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Monetary aggregates are a group of measurements of the supply of money in the economy. They are used by the creators of monetary policy to estimate the supply and demand in the economy. These estimates allow policymakers to assess the monetary side of the economy and evaluate any changes they choose to implement.
The money that is in circulation is held in various forms. Investors want to stay away from holding cash or its equivalents because it is a dominated asset, or an asset that has negative returns. This is due to inflation, which constantly decreases the real value of non-interest-bearing accounts. As a result, investors hold some money in interest-bearing accounts, but they must still have some cash on hand for everyday transactions. Depending on the form in which people hold their money, the actual amount of money in circulation changes because banks must only hold a percentage of their investments in reserves; each deposit allows the institution to make investments that cost a larger amount than the money in the deposit.
Economic analysts keep track of five monetary aggregates. M0 is the amount of circulating cash and coins. The M1 aggregate is M0 with demand deposits, like checking accounts, added to it. M2 adds small-scale savings accounts, money market accounts, time deposits and repurchase agreements, and M3 adds the large-scale version of those holdings. The most inclusive aggregate, L, also counts funds tied up in assets such as short-term bonds.
The aggregate measurements are not interchangeable; they vary in that each successive aggregate is more inclusive but less liquid than the last. The relevance of specific monetary aggregates changes over time according to the characteristics of the economy. For example, the US Federal Reserve used to track M0 through M3, but it ceased reporting M3 in 2006 in response to an increased focus on liquidity. Similarly, M0 is too narrow to be useful, so investors commonly ignore it and focus on the M1 and M2 aggregates.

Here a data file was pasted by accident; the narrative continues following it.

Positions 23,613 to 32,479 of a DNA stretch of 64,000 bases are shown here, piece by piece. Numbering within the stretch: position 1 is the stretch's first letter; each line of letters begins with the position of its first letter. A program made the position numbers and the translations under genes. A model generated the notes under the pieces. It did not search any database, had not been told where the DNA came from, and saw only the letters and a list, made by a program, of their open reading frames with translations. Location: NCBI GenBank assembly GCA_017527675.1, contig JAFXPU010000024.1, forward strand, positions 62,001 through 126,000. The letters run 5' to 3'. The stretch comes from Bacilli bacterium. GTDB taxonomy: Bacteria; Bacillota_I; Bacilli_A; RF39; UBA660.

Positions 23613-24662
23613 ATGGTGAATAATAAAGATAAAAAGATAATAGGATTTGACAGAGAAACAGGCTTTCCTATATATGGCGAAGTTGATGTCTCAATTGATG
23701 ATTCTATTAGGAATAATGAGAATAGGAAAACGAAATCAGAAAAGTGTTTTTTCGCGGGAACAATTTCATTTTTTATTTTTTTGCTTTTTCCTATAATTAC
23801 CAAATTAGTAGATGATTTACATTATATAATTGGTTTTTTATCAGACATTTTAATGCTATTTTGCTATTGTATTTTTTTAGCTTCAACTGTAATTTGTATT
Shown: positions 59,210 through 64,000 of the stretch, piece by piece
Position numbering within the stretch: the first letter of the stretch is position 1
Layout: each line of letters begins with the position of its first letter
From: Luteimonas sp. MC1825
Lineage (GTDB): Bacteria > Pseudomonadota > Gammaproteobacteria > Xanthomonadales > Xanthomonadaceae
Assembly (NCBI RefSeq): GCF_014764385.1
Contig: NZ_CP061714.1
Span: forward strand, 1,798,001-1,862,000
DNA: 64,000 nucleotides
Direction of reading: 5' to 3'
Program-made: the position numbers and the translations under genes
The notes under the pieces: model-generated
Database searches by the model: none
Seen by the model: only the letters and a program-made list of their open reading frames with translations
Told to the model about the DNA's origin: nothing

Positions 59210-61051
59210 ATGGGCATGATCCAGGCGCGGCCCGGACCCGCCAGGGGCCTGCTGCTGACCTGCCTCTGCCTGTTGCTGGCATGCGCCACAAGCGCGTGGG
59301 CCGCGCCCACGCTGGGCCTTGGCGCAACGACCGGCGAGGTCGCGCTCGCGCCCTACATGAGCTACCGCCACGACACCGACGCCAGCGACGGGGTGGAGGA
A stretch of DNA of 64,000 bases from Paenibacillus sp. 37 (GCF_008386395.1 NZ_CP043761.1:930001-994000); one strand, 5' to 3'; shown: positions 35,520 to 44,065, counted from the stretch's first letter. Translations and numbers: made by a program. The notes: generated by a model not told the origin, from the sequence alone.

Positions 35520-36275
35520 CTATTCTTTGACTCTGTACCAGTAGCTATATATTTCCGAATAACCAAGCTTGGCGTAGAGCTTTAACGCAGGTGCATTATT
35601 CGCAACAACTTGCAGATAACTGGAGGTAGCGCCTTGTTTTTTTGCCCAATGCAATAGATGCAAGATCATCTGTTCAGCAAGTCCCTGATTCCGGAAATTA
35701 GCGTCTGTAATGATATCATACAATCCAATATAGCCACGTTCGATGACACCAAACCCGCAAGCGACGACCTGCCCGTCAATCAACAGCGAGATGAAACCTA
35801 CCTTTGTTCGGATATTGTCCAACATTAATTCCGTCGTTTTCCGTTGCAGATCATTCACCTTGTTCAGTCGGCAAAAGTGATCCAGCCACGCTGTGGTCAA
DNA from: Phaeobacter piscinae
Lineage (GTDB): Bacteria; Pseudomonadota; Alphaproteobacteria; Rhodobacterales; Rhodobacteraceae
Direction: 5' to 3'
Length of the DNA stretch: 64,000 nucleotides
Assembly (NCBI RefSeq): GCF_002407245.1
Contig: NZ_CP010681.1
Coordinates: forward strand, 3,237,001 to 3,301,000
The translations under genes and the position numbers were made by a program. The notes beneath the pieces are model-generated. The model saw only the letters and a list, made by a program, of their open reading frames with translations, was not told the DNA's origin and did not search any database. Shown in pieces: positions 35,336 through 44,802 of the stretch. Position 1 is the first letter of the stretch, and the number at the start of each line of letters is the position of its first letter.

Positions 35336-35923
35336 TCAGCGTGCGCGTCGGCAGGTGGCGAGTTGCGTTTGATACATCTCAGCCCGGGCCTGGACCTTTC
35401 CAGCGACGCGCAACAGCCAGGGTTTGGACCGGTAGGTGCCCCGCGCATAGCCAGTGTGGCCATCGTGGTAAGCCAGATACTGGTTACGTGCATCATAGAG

Investors track changes in monetary aggregates to gain insight into the state of the economy. If the aggregates show large, consistent increases, people expect that inflation will rise because the increased money supply will outpace increases in output. When a larger supply of money is available for the same pool of interactions, prices increase.
Monetary aggregates are also important to the financial policymakers in any country. Governments have two ways of influencing the economy: fiscal policy and monetary policy. Fiscal policy is based on influencing output using government spending. Monetary policy makes changes in the money supply to affect the economy. To enable the use of monetary policy, authorities must estimate and track the money supply in the form of monetary aggregates.
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